Standing high up on the edge of First Mesa, located on the Hopi Indian Reservation, I was in awe of the miles upon miles of amazing Arizona scenery. The landscape was accented by spring rain that showered areas of the unspoiled horizon, adding to its splendor. It was unlike any other part of the state I’ve ever experienced. What I saw from the top of the mesa was a new kind of Arizona beauty. However it wasn’t just the scenery that captivated me. I was quickly becoming enthralled by the Hopi culture.

Being named Kiva, people often ask me if I’m named after the Hopi word kiva, meaning a ceremonial house. The word itself is actually very multicultural with roots embedded not only within the Hopi language, but also within Hebrew and Swahili. My parents chose the Hebrew meaning, which they were told meant “protected.” I always found it very cool to be connected to all three of these cultures, even if it’s in name only. This trip to Hopi Land was a chance for me to learn more about the word and its meaning to the Tribe.

I was with a group of visitors touring the Village of Walpi, one of the oldest known American Indian communities. Our tour guide spoke to us about the traditions and culture of the Hopi Indians as we walked among the pueblos of the village. The guide explained how the Hopi villages are considered to be living villages, with many of the original homes still intact. These homes have been occupied for centuries, being passed down through family members. We saw the entrance to the kiva, which was a personal thrill. Although it’s not a place for the public to enter, we learned about the ceremonies that take place in it.

Hopi 2- resized.jpgAs our walking tour continued, we met various artisans proudly displaying their artwork for sale. We learned directly from the artists on how they crafted their artwork, along with the meaning behind the detailed carvings or pottery work. 

From our mesa-top view, our guide pointed out the Hopi farmlands below and described how integral agricultural was to the Hopi culture. Since farming so strongly defines the Hopis, it was interesting to learn that some villages are looking for ways to incorporate more agri-tourism type experiences to offer visitors. 

We then found ourselves at Second Mesa where the Hopi Cultural Center is located, which offers more information about the heritage and customs of the people. The Center wasn’t open at the time we were there, however, just by peering through the windows, I know I’ll soon be going back to see it. There is also a hotel along with a restaurant where you can sample traditional Hopi dishes. The blue-corn fry bread was just delicious!  

Next, we were off to the Upper Village of Moenkopi, adjacent to Tuba City, Arizona where we stayed at the Moenkopi Legacy Inn for the night. The newly-constructed hotel has all the latest amenities, which made for a very comfortable stay.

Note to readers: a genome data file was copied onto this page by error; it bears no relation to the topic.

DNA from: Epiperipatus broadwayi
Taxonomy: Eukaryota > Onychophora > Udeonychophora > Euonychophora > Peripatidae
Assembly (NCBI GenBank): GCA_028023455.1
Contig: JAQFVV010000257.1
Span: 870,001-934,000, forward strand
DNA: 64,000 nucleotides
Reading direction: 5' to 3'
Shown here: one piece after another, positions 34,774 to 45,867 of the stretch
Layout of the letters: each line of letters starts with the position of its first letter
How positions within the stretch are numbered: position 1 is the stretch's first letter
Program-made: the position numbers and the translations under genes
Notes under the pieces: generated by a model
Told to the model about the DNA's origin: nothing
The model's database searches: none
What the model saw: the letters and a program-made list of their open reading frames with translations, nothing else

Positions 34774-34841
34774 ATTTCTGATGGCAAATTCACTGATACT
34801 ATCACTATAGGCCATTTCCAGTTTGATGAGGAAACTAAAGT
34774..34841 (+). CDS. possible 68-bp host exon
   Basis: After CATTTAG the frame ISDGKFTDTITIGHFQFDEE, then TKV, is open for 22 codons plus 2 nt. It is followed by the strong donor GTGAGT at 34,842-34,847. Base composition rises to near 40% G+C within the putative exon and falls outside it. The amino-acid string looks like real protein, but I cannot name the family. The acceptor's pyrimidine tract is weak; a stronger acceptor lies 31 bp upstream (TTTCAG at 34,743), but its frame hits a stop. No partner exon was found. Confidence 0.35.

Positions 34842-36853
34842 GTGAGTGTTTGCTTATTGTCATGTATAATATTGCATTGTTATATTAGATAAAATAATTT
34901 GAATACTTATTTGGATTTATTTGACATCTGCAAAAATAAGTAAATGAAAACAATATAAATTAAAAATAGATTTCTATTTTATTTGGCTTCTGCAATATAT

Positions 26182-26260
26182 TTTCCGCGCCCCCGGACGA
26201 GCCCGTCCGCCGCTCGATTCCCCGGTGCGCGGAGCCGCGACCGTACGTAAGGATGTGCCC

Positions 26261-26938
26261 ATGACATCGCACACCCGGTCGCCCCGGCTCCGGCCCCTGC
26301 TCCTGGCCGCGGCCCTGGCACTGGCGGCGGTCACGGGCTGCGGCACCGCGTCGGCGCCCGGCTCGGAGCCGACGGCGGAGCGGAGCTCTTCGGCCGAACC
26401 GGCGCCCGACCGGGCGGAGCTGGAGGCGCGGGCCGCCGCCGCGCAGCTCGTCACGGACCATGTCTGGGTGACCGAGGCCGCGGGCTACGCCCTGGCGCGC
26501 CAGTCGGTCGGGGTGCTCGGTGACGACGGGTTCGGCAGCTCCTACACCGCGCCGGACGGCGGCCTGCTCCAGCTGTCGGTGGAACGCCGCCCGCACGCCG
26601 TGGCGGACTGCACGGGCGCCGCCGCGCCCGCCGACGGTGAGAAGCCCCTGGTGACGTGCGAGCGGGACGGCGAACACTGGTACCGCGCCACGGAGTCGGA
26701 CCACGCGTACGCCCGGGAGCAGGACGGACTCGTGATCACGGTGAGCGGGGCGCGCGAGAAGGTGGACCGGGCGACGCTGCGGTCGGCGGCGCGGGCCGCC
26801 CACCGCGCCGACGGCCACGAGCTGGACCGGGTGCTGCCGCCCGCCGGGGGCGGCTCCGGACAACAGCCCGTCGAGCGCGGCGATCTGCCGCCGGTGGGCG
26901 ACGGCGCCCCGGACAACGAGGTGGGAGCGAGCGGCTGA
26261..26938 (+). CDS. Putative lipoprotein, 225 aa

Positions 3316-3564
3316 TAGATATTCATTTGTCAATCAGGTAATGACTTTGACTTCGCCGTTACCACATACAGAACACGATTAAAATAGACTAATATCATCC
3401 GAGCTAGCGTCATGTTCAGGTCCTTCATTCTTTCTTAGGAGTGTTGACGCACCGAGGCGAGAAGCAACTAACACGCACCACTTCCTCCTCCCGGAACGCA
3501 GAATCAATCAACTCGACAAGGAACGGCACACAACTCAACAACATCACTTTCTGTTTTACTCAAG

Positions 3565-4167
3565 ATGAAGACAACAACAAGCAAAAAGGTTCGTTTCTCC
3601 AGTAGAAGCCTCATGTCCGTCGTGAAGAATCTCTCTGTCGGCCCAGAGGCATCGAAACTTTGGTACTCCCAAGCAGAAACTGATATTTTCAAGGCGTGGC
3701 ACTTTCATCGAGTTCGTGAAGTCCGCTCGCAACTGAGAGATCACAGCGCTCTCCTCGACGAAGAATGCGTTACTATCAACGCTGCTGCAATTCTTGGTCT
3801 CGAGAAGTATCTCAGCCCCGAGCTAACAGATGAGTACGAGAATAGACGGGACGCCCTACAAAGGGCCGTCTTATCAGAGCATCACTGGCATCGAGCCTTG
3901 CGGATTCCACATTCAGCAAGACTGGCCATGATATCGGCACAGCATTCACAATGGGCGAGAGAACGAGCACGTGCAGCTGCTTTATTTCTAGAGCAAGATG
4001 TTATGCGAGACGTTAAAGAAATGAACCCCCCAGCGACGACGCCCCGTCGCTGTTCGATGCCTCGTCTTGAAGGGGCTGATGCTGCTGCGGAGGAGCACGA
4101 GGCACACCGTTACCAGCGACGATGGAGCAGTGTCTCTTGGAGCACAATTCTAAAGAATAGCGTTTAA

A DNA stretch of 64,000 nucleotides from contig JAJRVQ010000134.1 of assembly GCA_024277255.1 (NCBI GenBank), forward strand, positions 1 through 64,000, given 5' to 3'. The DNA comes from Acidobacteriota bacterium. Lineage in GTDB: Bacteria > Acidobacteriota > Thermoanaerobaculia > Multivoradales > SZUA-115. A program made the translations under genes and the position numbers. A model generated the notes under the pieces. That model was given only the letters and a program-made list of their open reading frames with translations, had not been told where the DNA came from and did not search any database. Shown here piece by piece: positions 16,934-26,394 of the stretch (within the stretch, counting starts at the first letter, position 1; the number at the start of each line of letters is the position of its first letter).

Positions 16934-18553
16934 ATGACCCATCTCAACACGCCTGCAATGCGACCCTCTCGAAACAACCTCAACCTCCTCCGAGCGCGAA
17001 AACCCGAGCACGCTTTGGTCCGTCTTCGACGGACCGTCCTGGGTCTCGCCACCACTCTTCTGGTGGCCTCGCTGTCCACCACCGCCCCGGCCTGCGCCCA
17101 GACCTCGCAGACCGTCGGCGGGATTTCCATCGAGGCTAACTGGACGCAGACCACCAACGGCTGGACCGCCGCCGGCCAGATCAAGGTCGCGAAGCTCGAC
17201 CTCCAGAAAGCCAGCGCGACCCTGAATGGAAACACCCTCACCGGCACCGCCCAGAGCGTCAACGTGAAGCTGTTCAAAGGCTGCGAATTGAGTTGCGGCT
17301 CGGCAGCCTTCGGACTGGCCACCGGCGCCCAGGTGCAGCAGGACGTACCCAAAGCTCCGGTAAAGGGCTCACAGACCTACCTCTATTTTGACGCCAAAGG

Hopi Land is surrounded by the Navajo Nation. You can literally cross the street and be in a different reservation. So, on our way out of town, we stopped at the Explore Navajo Interactive Museum, located in Tuba City. Through the hands-on activities of the museum, we were introduced to the language, history and ceremonial life of the Navajo. Tuba City and Moenkopi often serve as gateways to other northeastern Arizona destinations, such as Monument Valley and Canyon de Chelly.  But that’s a story for another blog…

This experience has been a travel highlight for me. There is so much to see and do on the Hopi Indian reservation. My family and I have already made plans to go back later this summer!

Hopi 1- resized.jpgOn a side note, picture taking is discouraged on the reservation. Out of respect for the culture, I didn’t take any. The pictures placed within this blog are the agency’s own stock pictures taken with permission from the artist. I advise anyone traveling through any of Arizona’s American Indian reservations to communicate with the respective Tribal Tourism offices and ask when and where it’s appropriate to take pictures.

Back to my name for a moment: Due to the nature of my job, communities often see my name on industry emails.  As I was touring Hopi Land, one Tribal member recognized my name and said it always made him smile. You see my last name in Couchon, pronounced COO SHAWN.  Before this gentleman knew how to pronounce it, he would say COOSHUN…cushion…what the Hopi women would bring into the kiva to sit on during the ceremonies…Kiva Cushion…I’m a house cushion. I love it!

If you decide to visit Hopi Land, find an experienced Hopi guide to take you to the various travel destinations. Traveling through the reservation is easy enough, but it’s such a better experience when you have someone telling you about the history and culture of the Hopi.

You can find information about Hopi Land tours at www.experiencehopi.com.  For information on the Explore Navajo Interactive Museum, visit www.explorenavajo.com.

Kiva Couchon is the Director of Communications and Public Information Officer for the Arizona Office of Tourism. In addition to handling the internal communications for the office, Kiva promotes the agency’s program of work to media representatives, industry partners and consumers. Born and raised in the Grand Canyon State, Kiva is a dedicated Arizona traveler.